Quint: The Man Between Ahab and Nemo

Quint from Jaws is a man plagued with trauma from his past and filled with a fury of revenge in the present. Quint is good at two things, and that is sharking and sailing.

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Quint from Jaws

Quint from Jaws is a man plagued with trauma from his past and filled with a fury of revenge in the present. Quint is good at two things, and that is sharking and sailing.

“I know not all that may be coming, but be it what it will, I’ll go to it laughing.” 

– Ahab, Moby Dick

Jaws is a film that encompasses the horror of what lurks below the sea and those who seek to conquer the great oceanic unknown. This theme perfectly personified in the show-stealing character of Quint, played by Robert Shaw. He is a man who skirts between sanity and blinding revenge like a perfectly tied surgeon’s loop knot.

Jaws has been compared to a modern retelling of Herman Melville’s book Moby Dick. Quint acts as the proxy for Captain Ahab. Those views of him can be valid. I have found him to fall between Captain Ahab and the melancholy captain of the Nautilus, Captain Nemo from Jules Verne’s 20,000 Leagues Under the Sea. So let us examine Quint and why he is a perfect example of the sea captain. 

Before we can delve deep into Quint, let us first explore the archetype of the sea captain. The sea captain and the lone fisherman have ap Copeared in stories since we have sailed on boats. They usually are perceived as older gentlemen, generally near the end of their lives. They are usually reclusive or a nomadic hermit on the sea. Some of the most famous captains in pop culture can be found in Moby Dick with Ahab or Captain Nemo in 20,000 Leagues Under the Sea. Men who want nothing to do with dry land and the people that inhabit it.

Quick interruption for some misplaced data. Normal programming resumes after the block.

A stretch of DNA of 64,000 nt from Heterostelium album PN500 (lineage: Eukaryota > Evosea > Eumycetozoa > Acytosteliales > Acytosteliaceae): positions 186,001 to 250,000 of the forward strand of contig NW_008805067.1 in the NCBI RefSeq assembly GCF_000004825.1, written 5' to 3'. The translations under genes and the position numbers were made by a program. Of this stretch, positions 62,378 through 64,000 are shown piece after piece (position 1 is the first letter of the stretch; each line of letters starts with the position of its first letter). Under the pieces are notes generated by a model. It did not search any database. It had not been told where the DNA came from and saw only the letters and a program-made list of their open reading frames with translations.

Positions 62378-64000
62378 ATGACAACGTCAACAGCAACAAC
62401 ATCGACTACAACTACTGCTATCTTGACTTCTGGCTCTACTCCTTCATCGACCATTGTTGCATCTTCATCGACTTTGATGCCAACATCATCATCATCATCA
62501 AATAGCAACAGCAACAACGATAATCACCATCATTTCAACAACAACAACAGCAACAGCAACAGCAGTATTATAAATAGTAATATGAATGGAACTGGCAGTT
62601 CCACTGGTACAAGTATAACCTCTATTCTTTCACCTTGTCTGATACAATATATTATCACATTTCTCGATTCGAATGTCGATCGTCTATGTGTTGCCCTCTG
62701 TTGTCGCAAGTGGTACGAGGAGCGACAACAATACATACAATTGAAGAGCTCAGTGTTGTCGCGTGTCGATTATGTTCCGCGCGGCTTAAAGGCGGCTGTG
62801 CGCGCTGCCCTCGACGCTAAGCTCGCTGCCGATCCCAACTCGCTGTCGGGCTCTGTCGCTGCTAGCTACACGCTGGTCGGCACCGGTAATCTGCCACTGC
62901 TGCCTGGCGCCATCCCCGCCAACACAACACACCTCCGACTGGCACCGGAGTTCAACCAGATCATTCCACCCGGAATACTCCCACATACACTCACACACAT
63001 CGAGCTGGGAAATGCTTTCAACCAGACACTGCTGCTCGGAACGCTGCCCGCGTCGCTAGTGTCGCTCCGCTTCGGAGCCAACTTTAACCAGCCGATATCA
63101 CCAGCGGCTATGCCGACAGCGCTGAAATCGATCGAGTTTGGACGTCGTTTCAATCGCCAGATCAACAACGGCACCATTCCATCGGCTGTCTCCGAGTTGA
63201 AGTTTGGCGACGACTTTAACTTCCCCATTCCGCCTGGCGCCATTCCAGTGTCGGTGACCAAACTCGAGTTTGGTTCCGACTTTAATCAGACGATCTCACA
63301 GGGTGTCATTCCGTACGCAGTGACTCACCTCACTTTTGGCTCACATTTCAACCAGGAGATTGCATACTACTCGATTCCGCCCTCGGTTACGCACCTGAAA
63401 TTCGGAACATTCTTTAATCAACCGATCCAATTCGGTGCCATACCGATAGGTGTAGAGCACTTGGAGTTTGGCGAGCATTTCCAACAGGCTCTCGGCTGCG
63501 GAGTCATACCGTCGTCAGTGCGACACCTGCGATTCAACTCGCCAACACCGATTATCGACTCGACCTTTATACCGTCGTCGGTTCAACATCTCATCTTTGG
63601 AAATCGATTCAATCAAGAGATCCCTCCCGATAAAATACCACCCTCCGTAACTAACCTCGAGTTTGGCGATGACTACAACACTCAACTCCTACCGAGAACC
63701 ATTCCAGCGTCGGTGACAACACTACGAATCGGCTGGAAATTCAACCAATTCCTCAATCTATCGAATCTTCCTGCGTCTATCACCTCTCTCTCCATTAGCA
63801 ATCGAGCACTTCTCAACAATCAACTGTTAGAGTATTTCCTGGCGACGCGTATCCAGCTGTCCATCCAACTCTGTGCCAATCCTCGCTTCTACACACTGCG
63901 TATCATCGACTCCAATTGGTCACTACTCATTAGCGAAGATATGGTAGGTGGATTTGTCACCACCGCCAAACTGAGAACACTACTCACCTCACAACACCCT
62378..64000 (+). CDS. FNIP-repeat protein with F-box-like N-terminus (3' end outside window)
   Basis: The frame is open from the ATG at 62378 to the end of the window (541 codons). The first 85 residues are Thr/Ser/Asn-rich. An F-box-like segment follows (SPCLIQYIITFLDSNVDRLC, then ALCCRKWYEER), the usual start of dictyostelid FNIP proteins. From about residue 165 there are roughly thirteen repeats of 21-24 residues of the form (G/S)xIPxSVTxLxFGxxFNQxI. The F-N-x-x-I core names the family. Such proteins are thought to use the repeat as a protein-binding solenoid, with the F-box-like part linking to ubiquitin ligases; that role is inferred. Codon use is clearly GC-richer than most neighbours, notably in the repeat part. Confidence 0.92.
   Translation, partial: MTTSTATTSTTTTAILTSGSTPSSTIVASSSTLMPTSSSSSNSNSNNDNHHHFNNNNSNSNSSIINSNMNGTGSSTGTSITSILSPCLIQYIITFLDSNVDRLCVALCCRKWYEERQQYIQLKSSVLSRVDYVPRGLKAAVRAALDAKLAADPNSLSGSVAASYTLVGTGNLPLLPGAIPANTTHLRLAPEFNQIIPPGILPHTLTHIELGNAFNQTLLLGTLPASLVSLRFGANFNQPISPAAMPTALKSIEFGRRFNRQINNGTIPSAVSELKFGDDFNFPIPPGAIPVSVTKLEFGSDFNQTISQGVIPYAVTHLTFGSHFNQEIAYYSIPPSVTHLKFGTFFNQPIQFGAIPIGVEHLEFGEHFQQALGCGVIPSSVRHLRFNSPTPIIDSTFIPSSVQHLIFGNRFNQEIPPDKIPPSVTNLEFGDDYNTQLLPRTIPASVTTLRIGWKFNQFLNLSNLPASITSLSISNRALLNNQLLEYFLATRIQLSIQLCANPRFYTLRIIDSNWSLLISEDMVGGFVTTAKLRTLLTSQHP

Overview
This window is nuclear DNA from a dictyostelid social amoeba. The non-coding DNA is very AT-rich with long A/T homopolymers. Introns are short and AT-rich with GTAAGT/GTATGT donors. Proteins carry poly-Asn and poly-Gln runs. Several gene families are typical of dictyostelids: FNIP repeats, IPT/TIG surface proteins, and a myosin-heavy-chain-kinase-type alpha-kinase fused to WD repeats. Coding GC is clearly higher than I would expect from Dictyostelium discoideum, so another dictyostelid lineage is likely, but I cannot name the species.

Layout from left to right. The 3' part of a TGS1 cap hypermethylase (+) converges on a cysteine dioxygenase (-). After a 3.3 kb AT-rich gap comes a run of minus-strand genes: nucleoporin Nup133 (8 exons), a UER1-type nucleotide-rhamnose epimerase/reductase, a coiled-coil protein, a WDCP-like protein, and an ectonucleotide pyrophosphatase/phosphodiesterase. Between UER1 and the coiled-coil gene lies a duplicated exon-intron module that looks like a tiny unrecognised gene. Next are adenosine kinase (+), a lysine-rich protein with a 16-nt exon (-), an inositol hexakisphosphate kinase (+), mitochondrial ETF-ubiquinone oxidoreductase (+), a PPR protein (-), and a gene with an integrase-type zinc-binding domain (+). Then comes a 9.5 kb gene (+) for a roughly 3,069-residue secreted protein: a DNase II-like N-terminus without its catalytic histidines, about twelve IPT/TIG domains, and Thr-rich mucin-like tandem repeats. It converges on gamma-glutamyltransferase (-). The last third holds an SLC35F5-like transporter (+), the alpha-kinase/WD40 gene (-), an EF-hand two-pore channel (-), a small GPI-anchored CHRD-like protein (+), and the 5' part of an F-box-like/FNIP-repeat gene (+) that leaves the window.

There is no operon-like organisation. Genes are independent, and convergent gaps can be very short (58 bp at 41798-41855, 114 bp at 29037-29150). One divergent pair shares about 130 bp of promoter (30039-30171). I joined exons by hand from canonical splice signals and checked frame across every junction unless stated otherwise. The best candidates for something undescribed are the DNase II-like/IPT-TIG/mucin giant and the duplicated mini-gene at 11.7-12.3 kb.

However, it is a popular version of the sea captain; we also can find other examples of kinder versions. One such example in Greek mythology is Perseus being raised by the fisherman Dictys, who falls into the parameters but is a wise, loving older man. We even see this in Ernest Hemingway’s book, The Old Man and the Sea. Santiago is not a cold reclusive man. He is an older man with strings of bad luck, who gains more humanity and humility as the story unfolds. So the sea captain can fall into a vast range of extremes. 

Lost in the fog on the banks of Newfoundland / drawn by M.J. Burns

Now, where does Quint fall into this spectrum? I think he falls in the dead middle. Most people’s perception of Quint is as mad as Ahab or as cold as Captain Nemo when sadly, that is not the case at all. Quint is well… Quint – is also the perfect example of the 20th-century fisherman. He hunts sharks, true, but a shark is still a fish with more bite.

I always considered Quint to be the lovable asshole. He is the kind of person that loves to pick fights on thanksgiving but still slips you a $20 at the end of the night so you can buy a new pair of shoes. He is also a man plagued with trauma from his past and furious fury of revenge in the present. He jokes around, is good at one thing, and that is sharking and sailing. He is the ultimate working-class hero. Even the character of Hooper brings it up before they embark on the Orca. 

“I don’t need this working-class-hero crap!”

– Hooper